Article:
KPU’s agriculture department hosting next Wild Spaces event
The event will engage students in farming and the importance of appreciating the land at the Garden City Lands near Richmond campus
Update: The event date was changed from March 22 to March 29.
The sustainable agriculture and food systems department at Kwantlen Polytechnic University is hosting a Wild Spaces event in Richmond on March 22 from 1:00 pm to 2:30 pm.
Wild Spaces is a new interdisciplinary teaching and learning approach with a focus on ecological place-based education in a post-secondary setting. Faculty, staff, and students explore “intentional outdoor learning at and near” KPU campuses, according to the Wild Spaces website.
The event was organized by Lee Beavington, a learning strategist and interdisciplinary instructor at KPU, and will be hosted by Alex Lyon, a faculty member from the sustainable agriculture and food systems department. The event will be held at the Garden City Lands, which is across the street from the KPU Richmond campus and is frequently used by the agriculture department.
Lyon will be showcasing how the farmland is used by students and the approach she uses with her students when it comes to growing food and connecting to the land.
“Our students spend a full year on the farm doing hands-on learning twice a week. When I met Lee and learned about the Wild Spaces project … [I liked] that it provides opportunities for instructors and students to engage in wild spaces at the KPU farm,” Lyon says.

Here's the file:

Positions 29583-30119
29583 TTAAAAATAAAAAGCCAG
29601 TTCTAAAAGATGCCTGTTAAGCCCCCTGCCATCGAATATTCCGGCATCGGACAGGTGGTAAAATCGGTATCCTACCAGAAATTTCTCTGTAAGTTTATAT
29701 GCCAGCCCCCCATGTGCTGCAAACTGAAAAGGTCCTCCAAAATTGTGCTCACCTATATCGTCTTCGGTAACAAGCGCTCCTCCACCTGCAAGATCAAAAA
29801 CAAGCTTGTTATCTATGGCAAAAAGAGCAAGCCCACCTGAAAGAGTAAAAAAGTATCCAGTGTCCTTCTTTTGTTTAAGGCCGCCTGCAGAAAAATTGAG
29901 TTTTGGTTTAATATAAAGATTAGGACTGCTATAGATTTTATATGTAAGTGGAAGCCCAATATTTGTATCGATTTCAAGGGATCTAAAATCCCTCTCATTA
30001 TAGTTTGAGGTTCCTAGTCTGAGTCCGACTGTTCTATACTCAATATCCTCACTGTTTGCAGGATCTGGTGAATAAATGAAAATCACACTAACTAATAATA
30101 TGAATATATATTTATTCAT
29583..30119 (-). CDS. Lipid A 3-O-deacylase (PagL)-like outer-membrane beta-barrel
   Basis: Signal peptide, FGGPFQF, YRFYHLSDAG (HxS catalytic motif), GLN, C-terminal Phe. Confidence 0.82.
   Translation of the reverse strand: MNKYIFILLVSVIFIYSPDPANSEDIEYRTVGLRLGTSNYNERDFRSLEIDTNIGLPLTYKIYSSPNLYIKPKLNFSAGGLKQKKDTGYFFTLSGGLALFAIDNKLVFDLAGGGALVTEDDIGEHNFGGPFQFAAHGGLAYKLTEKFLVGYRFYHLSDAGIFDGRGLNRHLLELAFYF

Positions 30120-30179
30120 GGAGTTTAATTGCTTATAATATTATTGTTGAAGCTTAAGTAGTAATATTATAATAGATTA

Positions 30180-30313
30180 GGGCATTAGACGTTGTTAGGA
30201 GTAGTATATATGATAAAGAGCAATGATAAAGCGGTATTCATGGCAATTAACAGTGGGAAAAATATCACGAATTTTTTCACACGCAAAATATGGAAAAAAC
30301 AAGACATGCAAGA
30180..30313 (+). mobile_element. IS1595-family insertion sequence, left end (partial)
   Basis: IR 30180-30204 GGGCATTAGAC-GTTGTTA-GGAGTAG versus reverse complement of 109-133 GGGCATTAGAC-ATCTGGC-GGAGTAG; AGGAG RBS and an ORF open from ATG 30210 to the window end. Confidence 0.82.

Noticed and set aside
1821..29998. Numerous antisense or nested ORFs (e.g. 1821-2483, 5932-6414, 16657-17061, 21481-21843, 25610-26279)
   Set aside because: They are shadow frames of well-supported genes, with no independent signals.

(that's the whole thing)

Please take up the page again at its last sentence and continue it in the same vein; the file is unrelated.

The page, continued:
“About a third of the site of our farm is agricultural land and then two thirds of the site is bog. It is an interesting example of urban wild spaces with a lot of different histories and issues we can think about, like ecology, conservation, restoration, and food.”
The Wild Spaces event is open to all KPU students, and the goal is for students to engage and learn about the land in a new way.
“Students who are mostly on the Richmond campus have never seen the farm, even though it is right down the street. It is a way for us to engage differently with the history of the land that we are on, especially when we think about issues related to sustainability, climate change, and truth and reconciliation,” Lyon says.
Being outdoors can also have an impact on students’ mental health and wellbeing, especially during this busy time in the semester.
“Seeing students get excited about what they see at the farm … is one of the most rewarding parts of being at KPU for me. There’s always a few students who want to grow something that is really unique or culturally important to them,” she says.
The event also includes a tour of the greenhouse dome on site.
“We have this cool geodesic dome. We have physics students who have been collaborating with us. So really, whatever discipline people are in, they can often find some connection with the farm and that’s exciting for students.”
“Farming is not a purely wild space. It is an urban natural space that has a lot of invasive species, but also a lot of native species. My motivation for doing this is to both share and highlight what [Beavington] and I are doing,” Lyon says.
Registration for the Wild Spaces event is full, but there are still spaces on the waitlist. To get on the waitlist, email firstname.lastname@example.org.
The department will also be hosting their weekly Tuesday Twilight tours of the farm this year in the summer.